I put a few logs of this into the freezer today and baked a VERY SMALL test pan for nibbling. The Apprentice says they taste better than last year's, I'm not sure why. Maybe I chopped the ginger finer or something.
Anyway, I agree they're very good. They have a stronger ginger kick than regular ginger cookies, so young children might not be as fond of them; but then you never know, you may have some hot-tongued young 'uns at your house.
Double Ginger Drop Cookies
½ cup butter, softened
½ cup packed brown sugar
1/4 cup granulated sugar
1/3 cup finely chopped crystallized ginger (you can buy this in small slices at the bulk store and chop it with a knife or in a food processor)
1/4 cup fancy molasses
1 tsp. vanilla
2 ½ cups all-purpose flour
2 tsp. ground ginger
½ tsp. baking powder
1/4 tsp. each baking soda and salt
1 cup icing sugar
½ tsp. ground ginger
1 tbsp. milk (approx.)
Line 2 baking sheets with parchment paper or grease them; set aside. (That's if you're going to bake them right away instead of doing them slice-and-bake.)
In large bowl, beat butter and sugar until fluffy. Beat in egg, chopped ginger, molasses and vanilla. In a separate bowl, mix dry ingredients together. Add to butter mixture and stir until smooth. Add a spoonful of water if it won't hold together, but not too much.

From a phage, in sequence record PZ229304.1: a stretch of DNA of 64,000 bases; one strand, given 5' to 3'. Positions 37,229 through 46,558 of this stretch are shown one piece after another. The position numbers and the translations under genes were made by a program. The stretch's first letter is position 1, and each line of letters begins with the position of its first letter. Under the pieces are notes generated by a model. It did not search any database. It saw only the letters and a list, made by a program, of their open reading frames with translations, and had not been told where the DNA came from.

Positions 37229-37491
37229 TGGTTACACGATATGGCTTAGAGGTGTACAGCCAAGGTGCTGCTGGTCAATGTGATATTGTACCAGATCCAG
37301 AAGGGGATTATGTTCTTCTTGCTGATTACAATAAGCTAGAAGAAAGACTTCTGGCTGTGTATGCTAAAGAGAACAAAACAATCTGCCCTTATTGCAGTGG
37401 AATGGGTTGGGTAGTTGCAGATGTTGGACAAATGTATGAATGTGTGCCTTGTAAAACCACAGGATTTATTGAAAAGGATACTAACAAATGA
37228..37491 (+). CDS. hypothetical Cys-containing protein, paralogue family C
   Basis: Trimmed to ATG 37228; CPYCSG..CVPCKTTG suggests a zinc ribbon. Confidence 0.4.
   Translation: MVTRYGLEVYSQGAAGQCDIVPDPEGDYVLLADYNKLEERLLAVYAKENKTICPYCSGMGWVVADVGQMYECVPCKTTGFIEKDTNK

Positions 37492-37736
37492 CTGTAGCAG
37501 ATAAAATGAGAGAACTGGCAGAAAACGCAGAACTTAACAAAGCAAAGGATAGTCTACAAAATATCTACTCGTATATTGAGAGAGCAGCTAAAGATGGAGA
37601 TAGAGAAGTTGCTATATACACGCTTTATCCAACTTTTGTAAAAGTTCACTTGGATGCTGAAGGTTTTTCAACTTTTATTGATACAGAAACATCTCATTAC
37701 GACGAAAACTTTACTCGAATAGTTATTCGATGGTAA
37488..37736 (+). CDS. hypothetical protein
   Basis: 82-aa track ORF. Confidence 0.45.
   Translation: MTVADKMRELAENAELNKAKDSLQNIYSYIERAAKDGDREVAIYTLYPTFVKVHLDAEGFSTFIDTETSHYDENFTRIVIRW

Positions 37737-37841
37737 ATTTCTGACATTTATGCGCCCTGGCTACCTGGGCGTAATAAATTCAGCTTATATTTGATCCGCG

Drop by rounded teaspoonfuls about 2 inches apart, onto prepared pans. Bake in top and bottom thirds of 350 deg F oven, rotating and switching pans halfway through (if you remember), until golden, about 12 minutes. Transfer to rack; let cool.
Icing: In small bowl, whisk icing sugar with ginger. Add milk and whisk until smooth, adding a little more milk if too thick to drizzle. Drizzle over each cookie. Let stand until icing is firm, about 30 minutes. (I think these are fine without the icing, if not very fancy, and I don't know if I'll bother with it this year; maybe if I have time.)
Making them “slice and bake”: Roll dough into short, thick logs; flatten sides to form a triangle (or keep them round if you want, it makes no difference). Freeze until firm enough to slice, 30 minutes. (I put each log into a sandwich bag.) Cut into 1/4 inch thick slices. Bake as directed.
(Recipe from Canadian Living, January 2004)